Lieberman, Thompson Herald Passage of E-Gov Legislation

WASHINGTON – Governmental Affairs Committee Chairman Joe Lieberman, D-Conn., and Ranking Republican Fred Thompson, R-Tenn., Friday announced the passage of legislation that will bring the federal government more fully into the electronic age by improving citizen access to government services and information people rely on their every day work and personal lives. The Senate passed the legislation by unanimous consent. The House passed the same bill earlier in the day, and it is expected to be signed by the president.

“Congressional passage of this legislation represents the culmination of years of work,” Lieberman said. “As a result, the government will be taking full advantage of the Internet and other information technologies to maximize efficiency and provide the public with seamless, secure online information and services.”

“In addition to improving the management of federal e-government programs, this bill goes a long way toward protecting federal information systems from vulnerability to computer attacks by international and domestic terrorists, crime rings, and hackers,” Thompson said. “We are fighting a new war in a new age on unconventional fronts. We can not afford to overlook our nation’s technology infrastructure as we secure our homeland.”

The Electronic Government Act represents a bipartisan agreement between Democrats, Republicans and the Administration. Senator Lieberman introduced this legislation in May of 2001 with Senator Conrad Burns, R-Mt. It passed the Senate in June by unanimous consent. Early Friday, the House passed an amended version of the bill, which was ratified by the Senate later in the day. The measure will:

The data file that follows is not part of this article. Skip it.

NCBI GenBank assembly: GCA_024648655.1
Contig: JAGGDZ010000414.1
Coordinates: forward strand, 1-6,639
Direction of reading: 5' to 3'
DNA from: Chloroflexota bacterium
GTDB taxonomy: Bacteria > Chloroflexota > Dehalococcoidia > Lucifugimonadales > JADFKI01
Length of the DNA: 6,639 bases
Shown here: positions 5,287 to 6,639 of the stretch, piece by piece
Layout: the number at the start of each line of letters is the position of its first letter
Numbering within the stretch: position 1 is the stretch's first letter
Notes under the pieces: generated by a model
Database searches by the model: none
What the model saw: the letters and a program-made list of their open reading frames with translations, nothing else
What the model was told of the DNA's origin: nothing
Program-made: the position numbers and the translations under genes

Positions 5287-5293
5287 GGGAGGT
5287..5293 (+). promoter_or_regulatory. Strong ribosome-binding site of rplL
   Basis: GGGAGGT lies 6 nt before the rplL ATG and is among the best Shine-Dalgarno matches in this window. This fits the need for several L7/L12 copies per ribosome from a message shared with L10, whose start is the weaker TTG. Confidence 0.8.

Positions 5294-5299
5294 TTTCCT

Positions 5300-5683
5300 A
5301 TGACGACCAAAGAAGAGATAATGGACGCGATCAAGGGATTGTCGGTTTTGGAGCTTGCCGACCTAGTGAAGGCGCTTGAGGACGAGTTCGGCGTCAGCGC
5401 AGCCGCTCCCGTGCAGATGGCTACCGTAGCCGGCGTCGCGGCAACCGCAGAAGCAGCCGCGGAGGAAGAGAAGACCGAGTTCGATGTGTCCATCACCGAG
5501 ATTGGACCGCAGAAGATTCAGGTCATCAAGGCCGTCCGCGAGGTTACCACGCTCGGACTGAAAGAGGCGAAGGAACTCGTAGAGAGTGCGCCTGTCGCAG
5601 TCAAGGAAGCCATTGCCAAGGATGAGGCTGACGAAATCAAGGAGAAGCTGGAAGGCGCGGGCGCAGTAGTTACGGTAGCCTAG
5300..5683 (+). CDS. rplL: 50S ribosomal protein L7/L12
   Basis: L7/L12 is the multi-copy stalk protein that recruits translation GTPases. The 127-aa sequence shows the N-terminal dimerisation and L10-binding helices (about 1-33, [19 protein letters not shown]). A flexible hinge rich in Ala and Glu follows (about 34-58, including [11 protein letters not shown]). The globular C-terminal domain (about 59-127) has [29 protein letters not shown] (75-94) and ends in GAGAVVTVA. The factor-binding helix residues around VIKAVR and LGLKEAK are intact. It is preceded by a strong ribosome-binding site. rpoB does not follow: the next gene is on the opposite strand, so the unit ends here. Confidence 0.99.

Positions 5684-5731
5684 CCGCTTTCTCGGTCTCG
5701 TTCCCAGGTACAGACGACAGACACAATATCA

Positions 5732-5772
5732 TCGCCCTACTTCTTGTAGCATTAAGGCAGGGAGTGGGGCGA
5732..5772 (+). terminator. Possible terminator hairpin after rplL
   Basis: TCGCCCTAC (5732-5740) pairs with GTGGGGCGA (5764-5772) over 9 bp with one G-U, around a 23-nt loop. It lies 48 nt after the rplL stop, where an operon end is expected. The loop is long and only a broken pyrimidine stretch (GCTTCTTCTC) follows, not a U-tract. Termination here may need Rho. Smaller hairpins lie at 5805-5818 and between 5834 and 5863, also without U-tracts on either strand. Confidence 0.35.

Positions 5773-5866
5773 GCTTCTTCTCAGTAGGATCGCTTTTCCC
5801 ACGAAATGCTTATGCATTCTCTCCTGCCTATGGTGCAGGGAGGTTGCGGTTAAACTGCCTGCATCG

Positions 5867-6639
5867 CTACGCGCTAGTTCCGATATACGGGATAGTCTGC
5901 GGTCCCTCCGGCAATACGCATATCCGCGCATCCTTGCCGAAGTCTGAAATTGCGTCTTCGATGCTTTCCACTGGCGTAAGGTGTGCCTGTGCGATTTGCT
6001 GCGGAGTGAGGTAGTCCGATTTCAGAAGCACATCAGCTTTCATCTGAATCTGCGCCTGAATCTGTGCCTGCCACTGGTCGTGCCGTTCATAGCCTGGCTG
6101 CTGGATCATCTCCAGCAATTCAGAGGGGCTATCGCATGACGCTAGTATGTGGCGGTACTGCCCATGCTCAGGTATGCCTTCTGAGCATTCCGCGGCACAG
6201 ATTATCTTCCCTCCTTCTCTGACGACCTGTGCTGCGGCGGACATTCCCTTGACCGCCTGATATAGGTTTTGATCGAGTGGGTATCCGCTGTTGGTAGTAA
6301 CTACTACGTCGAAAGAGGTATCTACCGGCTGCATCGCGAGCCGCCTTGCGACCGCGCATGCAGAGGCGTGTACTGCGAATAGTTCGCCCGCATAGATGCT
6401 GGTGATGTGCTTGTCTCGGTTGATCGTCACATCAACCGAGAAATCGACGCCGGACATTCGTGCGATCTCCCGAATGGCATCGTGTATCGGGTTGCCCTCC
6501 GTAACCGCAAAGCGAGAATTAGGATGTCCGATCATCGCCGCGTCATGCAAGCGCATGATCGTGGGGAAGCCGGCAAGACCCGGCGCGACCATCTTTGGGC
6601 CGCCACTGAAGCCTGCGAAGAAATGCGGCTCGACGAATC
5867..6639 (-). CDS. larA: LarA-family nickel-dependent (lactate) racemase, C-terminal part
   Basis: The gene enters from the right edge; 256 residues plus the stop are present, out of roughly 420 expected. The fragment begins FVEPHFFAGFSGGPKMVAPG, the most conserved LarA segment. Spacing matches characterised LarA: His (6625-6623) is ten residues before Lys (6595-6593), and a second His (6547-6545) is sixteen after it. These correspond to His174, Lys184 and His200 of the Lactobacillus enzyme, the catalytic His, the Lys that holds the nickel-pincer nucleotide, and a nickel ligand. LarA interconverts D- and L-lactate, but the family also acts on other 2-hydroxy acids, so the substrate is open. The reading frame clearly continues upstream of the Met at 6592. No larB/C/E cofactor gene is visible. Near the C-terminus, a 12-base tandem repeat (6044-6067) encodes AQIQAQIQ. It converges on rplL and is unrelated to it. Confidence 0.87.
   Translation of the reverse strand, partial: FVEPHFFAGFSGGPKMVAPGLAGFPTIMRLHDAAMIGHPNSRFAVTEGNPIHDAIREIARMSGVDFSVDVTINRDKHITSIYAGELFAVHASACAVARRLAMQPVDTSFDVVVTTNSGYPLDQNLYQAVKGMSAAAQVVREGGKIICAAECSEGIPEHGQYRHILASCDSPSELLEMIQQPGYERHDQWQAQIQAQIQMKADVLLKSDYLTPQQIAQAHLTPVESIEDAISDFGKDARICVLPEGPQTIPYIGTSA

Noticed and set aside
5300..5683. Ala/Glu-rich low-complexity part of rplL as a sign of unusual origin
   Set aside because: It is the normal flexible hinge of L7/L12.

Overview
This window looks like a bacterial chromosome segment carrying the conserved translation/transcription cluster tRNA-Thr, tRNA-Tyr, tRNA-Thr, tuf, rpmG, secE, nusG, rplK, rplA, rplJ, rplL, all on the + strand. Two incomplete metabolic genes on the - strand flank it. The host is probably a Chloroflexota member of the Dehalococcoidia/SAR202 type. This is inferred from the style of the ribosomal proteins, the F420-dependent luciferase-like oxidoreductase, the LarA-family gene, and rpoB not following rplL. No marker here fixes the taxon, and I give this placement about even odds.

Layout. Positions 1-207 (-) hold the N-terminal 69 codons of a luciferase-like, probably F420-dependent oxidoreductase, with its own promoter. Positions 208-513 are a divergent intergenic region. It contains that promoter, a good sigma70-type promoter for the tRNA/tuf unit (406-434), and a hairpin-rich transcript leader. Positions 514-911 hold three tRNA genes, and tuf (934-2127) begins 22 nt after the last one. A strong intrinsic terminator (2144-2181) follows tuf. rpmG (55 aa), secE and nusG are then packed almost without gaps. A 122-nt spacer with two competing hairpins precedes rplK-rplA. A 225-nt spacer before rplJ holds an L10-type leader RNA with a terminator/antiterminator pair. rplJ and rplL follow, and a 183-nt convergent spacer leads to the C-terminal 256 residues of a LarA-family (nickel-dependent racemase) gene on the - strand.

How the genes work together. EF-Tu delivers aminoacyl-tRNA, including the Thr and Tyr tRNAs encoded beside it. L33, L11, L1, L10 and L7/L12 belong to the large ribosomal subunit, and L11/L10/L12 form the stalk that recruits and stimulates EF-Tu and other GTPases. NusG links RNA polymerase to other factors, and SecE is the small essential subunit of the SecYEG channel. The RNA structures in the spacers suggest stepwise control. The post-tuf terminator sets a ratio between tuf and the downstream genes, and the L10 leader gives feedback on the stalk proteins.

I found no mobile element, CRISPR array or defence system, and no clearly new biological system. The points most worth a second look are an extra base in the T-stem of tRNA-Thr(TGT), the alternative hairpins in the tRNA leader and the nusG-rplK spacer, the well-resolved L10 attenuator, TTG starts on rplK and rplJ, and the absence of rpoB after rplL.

• Establish an Office of Electronic Government, headed by a Presidentially-appointed administrator within the Office of Management and Budget. The Administrator will implement e-government initiatives and oversee agencies’ compliance with relevant statutes
  • Establish an E-Government Fund that will invest in interagency projects with government-wide application. The bill authorizes $45 million for the Fund in FY 2003, increasing to $150 million in FY 2006
  • Authorize funding for improvement of the federal Internet portal,, so that on-line government information and services are organized according to citizen needs, not agency jurisdiction
  • Require regulatory agencies to conduct administrative rule-makings on the Internet, and federal courts to post court information and judicial opinions on their websites
  • Allow agencies, scientists, policy makers and the public to have access over the Internet to non-sensitive information about where federal funds for scientific research are spent Improve recruitment and training for federal information technology professionals
  • Establish significant new privacy protections for personally identifiable information maintained by the government
  • Update, improve and make permanent successful information security provisions.
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